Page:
Villa Badessa and the church of Santa Maria Assunta
A small eastern oasis in the heart of Abruzzo
What it is and where it is
Between the sea and the mountains of Abruzzo lies Villa Badessa (Badhesa), a hamlet of the municipality of Rosciano. It is a small urban center, counting only 395 inhabitants, and its structure makes one think of just those small villages where everyone knows each other. The main core of buildings, in fact, is neatly developed in two rows that look at each other. In between them is the main street that leads to the hamlet's church: Santa Maria Theotokos, or St. Mary of the Assumption.
Why it is special
A rather unusual name, that of the church, almost Greek-sounding... The explanation is soon said: Villa Badessa is one of the Albanian settlements in Central Italy, one of the most recent and the only one in Abruzzo. The current population, or at least part of it, is descended from some Albanian migrant families, and because of this it still retains some distinctive features of the culture of origin, including the church in which the Greek rite is celebrated, and a museum that tells the traditions and history of Villa Badessa.
Not to be missed
The church of Santa Maria Theotokos is located at the end of the main road, or perhaps it is better to say at the beginning, characterizing itself as the centerpiece of the small village. The exterior appearance is very simple: a gabled facade with a door, a lunette, a triforium and above a small bell gable. The interior, on the other hand, surprises with its oriental features. The most striking is certainly the iconostasis, which separates the faithful from the altar, resplendent in the colors of the icons. Other sacred representations hang on the side walls, while the apse boasts frescoes and mosaics.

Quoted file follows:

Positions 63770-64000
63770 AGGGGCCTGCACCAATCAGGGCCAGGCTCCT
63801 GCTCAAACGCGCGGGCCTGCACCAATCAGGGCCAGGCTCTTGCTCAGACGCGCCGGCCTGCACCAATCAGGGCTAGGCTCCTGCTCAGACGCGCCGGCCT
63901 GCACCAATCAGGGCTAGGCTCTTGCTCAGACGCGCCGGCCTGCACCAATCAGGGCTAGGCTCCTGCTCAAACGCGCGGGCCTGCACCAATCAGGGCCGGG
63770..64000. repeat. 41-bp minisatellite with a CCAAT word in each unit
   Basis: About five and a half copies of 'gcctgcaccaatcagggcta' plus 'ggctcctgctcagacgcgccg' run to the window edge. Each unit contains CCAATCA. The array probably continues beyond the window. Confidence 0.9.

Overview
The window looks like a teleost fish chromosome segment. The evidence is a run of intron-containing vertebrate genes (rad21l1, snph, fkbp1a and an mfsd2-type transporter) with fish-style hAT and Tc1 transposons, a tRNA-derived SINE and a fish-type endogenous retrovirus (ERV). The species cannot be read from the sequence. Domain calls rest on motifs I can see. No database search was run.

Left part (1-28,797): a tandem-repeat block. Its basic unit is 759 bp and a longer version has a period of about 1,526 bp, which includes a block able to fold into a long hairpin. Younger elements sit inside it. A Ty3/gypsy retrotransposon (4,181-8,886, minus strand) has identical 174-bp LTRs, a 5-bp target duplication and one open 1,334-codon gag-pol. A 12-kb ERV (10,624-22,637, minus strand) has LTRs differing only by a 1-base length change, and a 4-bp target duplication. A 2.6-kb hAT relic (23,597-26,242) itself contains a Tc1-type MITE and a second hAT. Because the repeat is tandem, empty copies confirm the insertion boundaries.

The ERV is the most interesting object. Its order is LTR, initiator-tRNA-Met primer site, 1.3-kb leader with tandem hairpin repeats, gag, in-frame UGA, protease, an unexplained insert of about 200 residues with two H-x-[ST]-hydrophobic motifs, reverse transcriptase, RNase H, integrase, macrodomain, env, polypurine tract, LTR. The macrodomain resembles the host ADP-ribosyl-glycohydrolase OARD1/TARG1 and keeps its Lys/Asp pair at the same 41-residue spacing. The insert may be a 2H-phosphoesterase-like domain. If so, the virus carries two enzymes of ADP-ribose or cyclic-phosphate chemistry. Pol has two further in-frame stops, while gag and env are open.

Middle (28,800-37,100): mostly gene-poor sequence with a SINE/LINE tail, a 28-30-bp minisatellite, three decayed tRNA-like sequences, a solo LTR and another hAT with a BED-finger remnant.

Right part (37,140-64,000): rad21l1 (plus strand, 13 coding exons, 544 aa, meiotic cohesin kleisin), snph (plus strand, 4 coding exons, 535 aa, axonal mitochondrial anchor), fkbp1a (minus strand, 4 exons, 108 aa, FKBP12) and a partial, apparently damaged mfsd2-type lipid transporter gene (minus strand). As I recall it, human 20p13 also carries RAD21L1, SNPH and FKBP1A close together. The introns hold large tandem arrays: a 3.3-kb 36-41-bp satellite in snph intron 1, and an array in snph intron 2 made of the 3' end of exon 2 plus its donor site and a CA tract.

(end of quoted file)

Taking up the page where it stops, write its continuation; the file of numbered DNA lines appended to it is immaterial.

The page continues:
A bit of history
The village of Villa Badessa was established during the 18th century. The first public act recorded here is the establishment of the parish in 1744. In contrast to other Arbëreshë communities, it was not a foundation of emigrants, but of recruits and officers of the Royal Macedonian Regiment from Saranda and stationed in Abruzzo.
According to one legend, it was the patron saint of Villa Badessa who decided what would be the perfect place to establish the village. The Albanian refugees, in fact, had brought with them the icon of Our Lady Odigitria, "She who shows the Way" in Greek. This effigy, however, was heavy enough to slow their march. As the days passed, the icon became heavier and heavier, to the point where it was no longer possible to move it. And that is precisely the place, where Villa Badessa now stands.
Discover places and related research